Challenging A Will in Ireland

wills_image In certain circumstances it is possible to go about challenging a will in Ireland. Generally, the law around wills is generally not a contentious area. Sometimes however circumstances arise where a person believes that he/she has not been treated justly in the will or probate process. There are, with the help of their solicitor, options open to such a person. Should the client be a child of the deceased he/she may be entitled to take an action under Section 117 of the Succession Act whereby a child, who believes that proper provision has not been made in the will for him/herself may take an action to remedy the situation. Generally the test which the court will apply is whether the deceased failed in their “moral duty” to provide for the child in the will. When deciding what the “moral duty” is the court may consider several factors including: • The amount left in the will to the child; • The means of the deceased; • The age of the child and financial prospects of that child; • The circumstances of the other children. Probate actions may be brought in either the Circuit Court or High Court. The choice of court depends on the value of the property. The court proceedings are held in camera which means that only those involved in the case are allowed to be in the Court at the time of hearing. This rule is designed to protect their privacy of the parties. Challenging a will can be by the very nature of the action a difficult process. Very often a family member will be on the other side of the challenge. It is therefore advisable to seek legal advice prior to making a decision as to how to proceed. TIP: Time is of the essence- There is a strict 6 month limit for a child of the deceased to issuing proceedings. This 6 month time-limit generally cannot be extended. If you are considering challenging a will or if you have a general legal query; contact us to arrange a consultation.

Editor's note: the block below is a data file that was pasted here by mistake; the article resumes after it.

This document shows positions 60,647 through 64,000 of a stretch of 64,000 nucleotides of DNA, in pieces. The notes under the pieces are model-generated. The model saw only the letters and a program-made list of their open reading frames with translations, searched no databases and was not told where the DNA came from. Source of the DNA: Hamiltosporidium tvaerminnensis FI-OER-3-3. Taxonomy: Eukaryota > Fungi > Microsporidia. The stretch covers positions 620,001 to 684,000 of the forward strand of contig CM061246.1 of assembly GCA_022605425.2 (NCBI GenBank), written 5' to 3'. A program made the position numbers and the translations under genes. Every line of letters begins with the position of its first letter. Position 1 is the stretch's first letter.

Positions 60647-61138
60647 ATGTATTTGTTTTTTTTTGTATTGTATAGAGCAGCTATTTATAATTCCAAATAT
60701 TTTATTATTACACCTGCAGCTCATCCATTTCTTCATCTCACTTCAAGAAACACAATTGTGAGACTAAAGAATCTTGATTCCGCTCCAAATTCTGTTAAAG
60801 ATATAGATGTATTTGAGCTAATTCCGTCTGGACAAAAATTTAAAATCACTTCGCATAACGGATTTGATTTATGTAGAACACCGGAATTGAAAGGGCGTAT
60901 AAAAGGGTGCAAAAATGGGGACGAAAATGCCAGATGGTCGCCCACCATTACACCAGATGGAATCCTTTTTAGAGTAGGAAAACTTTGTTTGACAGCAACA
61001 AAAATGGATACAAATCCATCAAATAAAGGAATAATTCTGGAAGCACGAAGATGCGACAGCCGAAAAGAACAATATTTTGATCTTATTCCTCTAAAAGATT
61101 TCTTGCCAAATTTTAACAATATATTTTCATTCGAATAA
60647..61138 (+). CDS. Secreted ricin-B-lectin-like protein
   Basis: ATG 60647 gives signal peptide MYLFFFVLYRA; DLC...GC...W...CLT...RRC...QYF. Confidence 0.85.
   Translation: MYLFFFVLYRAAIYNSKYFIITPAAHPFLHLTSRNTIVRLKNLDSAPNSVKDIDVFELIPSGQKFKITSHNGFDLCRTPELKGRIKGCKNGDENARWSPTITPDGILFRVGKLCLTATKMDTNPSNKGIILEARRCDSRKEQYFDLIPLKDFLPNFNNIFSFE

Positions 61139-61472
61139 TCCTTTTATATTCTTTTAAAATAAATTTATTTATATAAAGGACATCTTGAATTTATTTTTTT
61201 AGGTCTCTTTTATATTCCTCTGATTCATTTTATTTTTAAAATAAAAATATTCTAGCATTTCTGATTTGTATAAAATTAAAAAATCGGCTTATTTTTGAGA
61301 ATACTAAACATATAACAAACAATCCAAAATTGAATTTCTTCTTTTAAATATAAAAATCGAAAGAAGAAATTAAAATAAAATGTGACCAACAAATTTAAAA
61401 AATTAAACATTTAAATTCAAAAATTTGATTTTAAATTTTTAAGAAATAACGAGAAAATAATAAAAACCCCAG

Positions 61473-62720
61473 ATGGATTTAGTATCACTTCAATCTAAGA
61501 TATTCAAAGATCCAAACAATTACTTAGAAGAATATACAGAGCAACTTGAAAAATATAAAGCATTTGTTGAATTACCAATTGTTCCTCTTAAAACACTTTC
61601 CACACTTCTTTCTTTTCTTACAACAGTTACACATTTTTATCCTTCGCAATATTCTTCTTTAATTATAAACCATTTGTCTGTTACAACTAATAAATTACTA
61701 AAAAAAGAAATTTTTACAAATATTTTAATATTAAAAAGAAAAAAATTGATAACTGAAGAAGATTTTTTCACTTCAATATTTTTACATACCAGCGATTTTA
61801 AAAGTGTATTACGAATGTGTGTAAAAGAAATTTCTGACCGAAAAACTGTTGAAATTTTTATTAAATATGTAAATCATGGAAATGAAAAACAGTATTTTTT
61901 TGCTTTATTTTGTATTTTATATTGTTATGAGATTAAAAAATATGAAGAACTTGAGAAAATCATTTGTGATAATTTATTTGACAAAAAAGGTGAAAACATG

Employment Appeals Tribunal Award

EAT Logo Full A recent Employment Appeals Tribunal award resulted in a Claimant's compensation being set at €9,300 for unfair dismissal. The Claimant was working in a deli area of a large Retailer. The Retailer had installed covert CCTV as they believed staff were eating food from the deli area. When the Retailer examined the footage, they found that the Claimant had been taking food during her shift and was eating it during the day. The Claimant was called in to a meeting with the management of the Retailer. At that meeting she admitted that she had taken food and was sorry. She was brought in to a further meeting after which she was dismissed. However, the Tribunal was critical of the employer. It was of the view that the investigation and disciplinary process used by the company fell short of good practice. The decision of the Tribunal is not however altogether clear. It was not clear whether the use of covert CCTV was an acceptable method of investigation. Neither was it clear whether the footage should have been used in evidence against the Claimant. This may be clarified at a later date. The decision highlights the importance for employees to be aware of their rights. From an employer's perspective, the decision highlights the importance of legally sound procedures. These are essential when dealing with termination of an employee's contract. TIP: If you believe you have been unfairly dismissed it is advisable to act quickly. There is a time-limit of 6 months generally imposed from the date of the dismissal to take an action against your employer. This time-limit may be increased in some circumstances. If you feel you may have suffered an unfair dismissal or if you have an employment law query contact us to arrange a consultation. Further information on unfair dismissal in plain language may be viewed here